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Professor Bernard Comrie FBA

Bernard Comrie profile picture

About this Fellow

Bernard Comrie studied Modern and Medieval Languages and Linguistics at the University of Cambridge, taking his Ph.D. in 1972. Having taught previously at the University of Cambridge and the University of Southern California and served as Director of the Department of Linguistics at the Max Planck Institute for Evolutionary Anthropology, Leipzig, he is currently Distinguished Professor of Linguistics at the University of California, Santa Barbara. He is a member of the Academia Europaea, a corresponding fellow of the British Academy of Sciences, a corresponding member of the Saxon Academy of Sciences, a foreign member of the Netherlands Academy of Arts and Sciences, and a foreign member of the Russian Academy of Sciences.

Professor Comrie's main interests are language universals and typology, historical linguistics, linguistic fieldwork, and languages of the Caucasus – he is currently combining the last two interests by preparing descriptive grammars of two languages of Daghestan, Tsez and Bezhta. In his work on typology, he has undertaken the cross-linguistic examination of tense-aspect systems, causative constructions, relative clauses, nominalizations, reference-tracking devices, ditransitive constructions, valency classes, and numeral systems. A special interest is the use of evidence from different disciplines, in particular linguistics, genetics, and archeology, in order to solve problems relating to prehistoric human migrations and contact.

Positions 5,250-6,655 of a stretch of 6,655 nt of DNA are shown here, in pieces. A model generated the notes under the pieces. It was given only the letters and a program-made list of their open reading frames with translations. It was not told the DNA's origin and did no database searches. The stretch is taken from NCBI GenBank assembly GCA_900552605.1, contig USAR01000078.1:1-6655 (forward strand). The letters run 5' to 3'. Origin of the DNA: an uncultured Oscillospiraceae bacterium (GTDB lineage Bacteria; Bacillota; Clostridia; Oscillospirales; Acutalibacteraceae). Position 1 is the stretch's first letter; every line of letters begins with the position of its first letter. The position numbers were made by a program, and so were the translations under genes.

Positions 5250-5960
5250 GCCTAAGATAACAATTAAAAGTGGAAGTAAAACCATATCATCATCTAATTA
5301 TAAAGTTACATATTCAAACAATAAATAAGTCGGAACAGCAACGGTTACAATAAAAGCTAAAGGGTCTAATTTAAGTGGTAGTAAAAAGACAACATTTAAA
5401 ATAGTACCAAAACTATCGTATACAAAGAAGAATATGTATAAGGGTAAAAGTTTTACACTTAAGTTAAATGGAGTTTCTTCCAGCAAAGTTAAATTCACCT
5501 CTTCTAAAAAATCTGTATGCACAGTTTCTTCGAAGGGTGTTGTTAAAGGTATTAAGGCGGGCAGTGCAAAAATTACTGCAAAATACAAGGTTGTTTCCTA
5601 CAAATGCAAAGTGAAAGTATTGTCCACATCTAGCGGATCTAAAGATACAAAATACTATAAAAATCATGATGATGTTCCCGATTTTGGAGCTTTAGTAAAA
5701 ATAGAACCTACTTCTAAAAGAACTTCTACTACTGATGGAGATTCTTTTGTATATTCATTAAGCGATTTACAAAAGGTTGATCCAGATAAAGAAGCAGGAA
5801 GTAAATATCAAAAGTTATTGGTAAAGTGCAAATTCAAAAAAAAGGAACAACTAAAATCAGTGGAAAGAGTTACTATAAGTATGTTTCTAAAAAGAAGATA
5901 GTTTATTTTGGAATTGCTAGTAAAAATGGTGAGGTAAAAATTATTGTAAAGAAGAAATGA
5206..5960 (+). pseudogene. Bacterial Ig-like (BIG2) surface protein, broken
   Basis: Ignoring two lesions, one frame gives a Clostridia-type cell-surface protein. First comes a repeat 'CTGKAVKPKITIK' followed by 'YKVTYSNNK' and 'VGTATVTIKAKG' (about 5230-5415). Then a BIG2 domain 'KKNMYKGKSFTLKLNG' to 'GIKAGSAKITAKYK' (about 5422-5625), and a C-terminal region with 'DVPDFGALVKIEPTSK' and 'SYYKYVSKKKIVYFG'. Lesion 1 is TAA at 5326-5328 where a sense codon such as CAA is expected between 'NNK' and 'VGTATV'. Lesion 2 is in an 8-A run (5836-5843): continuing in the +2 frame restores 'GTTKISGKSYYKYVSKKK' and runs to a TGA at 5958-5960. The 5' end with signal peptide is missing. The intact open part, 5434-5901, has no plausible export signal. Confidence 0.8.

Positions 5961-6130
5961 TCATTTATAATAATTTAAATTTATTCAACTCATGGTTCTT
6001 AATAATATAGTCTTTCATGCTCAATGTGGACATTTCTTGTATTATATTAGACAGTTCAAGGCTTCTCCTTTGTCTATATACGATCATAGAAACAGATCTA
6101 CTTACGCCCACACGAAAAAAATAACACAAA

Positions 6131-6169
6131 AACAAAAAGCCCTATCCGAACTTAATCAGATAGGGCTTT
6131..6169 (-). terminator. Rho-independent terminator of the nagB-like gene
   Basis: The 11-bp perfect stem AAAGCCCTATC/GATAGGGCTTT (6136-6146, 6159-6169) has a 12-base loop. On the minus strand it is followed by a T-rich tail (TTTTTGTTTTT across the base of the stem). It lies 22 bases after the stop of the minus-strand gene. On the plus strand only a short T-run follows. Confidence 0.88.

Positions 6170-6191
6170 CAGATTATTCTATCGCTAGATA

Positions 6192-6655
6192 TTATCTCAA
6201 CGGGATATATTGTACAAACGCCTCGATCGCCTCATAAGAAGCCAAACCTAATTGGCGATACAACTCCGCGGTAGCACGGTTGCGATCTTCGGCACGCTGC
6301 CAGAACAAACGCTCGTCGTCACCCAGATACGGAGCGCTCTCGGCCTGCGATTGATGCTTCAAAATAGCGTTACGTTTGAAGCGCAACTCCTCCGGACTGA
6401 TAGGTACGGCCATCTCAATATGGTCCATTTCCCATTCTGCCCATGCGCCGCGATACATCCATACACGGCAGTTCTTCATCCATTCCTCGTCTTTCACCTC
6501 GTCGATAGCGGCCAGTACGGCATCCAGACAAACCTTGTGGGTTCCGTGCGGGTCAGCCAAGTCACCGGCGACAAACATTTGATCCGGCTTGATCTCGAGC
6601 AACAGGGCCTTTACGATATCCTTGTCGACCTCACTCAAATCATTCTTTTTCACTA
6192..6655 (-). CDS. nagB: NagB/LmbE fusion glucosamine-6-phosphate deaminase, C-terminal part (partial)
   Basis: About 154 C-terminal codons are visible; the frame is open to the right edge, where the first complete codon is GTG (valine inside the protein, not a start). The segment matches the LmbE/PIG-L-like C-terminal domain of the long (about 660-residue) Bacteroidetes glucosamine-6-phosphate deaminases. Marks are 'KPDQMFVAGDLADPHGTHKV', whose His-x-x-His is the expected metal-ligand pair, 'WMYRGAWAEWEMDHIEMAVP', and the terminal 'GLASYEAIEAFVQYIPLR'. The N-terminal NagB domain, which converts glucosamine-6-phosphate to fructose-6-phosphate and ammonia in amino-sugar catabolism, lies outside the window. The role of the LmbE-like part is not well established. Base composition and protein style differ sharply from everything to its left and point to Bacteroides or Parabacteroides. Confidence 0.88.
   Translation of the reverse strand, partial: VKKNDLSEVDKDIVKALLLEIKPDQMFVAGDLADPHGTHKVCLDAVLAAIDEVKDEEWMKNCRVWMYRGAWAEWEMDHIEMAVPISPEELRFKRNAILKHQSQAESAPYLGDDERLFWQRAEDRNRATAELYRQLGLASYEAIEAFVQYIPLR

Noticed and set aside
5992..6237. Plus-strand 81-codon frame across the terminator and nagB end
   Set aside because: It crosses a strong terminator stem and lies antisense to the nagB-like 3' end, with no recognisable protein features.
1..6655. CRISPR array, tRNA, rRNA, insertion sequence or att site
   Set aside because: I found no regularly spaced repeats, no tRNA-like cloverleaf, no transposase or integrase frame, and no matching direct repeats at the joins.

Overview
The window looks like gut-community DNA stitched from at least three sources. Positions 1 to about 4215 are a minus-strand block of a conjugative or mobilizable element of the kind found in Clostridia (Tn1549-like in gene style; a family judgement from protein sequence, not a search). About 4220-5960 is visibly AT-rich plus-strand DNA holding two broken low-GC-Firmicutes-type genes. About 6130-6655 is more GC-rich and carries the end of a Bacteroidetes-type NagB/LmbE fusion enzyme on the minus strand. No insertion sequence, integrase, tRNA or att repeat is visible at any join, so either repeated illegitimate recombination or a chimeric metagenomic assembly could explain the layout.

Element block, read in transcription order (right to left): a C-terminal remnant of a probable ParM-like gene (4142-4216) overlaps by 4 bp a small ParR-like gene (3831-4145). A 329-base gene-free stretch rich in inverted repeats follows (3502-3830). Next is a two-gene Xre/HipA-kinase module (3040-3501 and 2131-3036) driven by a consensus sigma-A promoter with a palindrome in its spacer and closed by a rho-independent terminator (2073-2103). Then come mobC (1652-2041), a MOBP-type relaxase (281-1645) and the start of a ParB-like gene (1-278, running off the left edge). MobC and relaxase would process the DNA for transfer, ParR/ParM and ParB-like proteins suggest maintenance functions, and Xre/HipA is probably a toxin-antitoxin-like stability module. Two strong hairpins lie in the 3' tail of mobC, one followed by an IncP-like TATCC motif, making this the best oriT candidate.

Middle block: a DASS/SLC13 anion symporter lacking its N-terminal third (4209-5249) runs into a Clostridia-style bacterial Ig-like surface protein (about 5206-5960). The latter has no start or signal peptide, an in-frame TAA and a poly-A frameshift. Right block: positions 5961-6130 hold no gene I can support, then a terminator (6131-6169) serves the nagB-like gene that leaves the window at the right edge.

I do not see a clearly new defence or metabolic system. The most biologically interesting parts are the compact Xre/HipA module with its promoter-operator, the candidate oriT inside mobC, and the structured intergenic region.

Website: http://www.linguistics.ucsb.edu/people/bernard-comrie

Appointments

Current post

  • Distinguished Faculty Professor of Linguistics, University of California, Santa Barbara

Publications

Aspect

Bernard Comrie, 1976 Cambridge University Press
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Other Linguistics and Philology Fellows

Professor Harald Clahsen

Psycholinguistics; first and second language acquisition, developmental and acquired language disorders, the experimental study of language processing in different languages

Professor Dan Sperber

Cognition, communication and culture in an evolutionary perspective; anthropological fieldwork in Ethiopia, theoretical and experimental work in linguistic pragmatics and in cognitive psychology

Professor Elizabeth Traugott

Historical linguistics; semantic change, cognitive and interactional pragmatics; theories of grammaticalisation and construction grammar

Professor Paul Kiparsky

Phonology, morphology, historical linguistics, metrics, and the Sanskrit grammatical tradition. The relation between word structure and sentence structure, and the principles governing language change.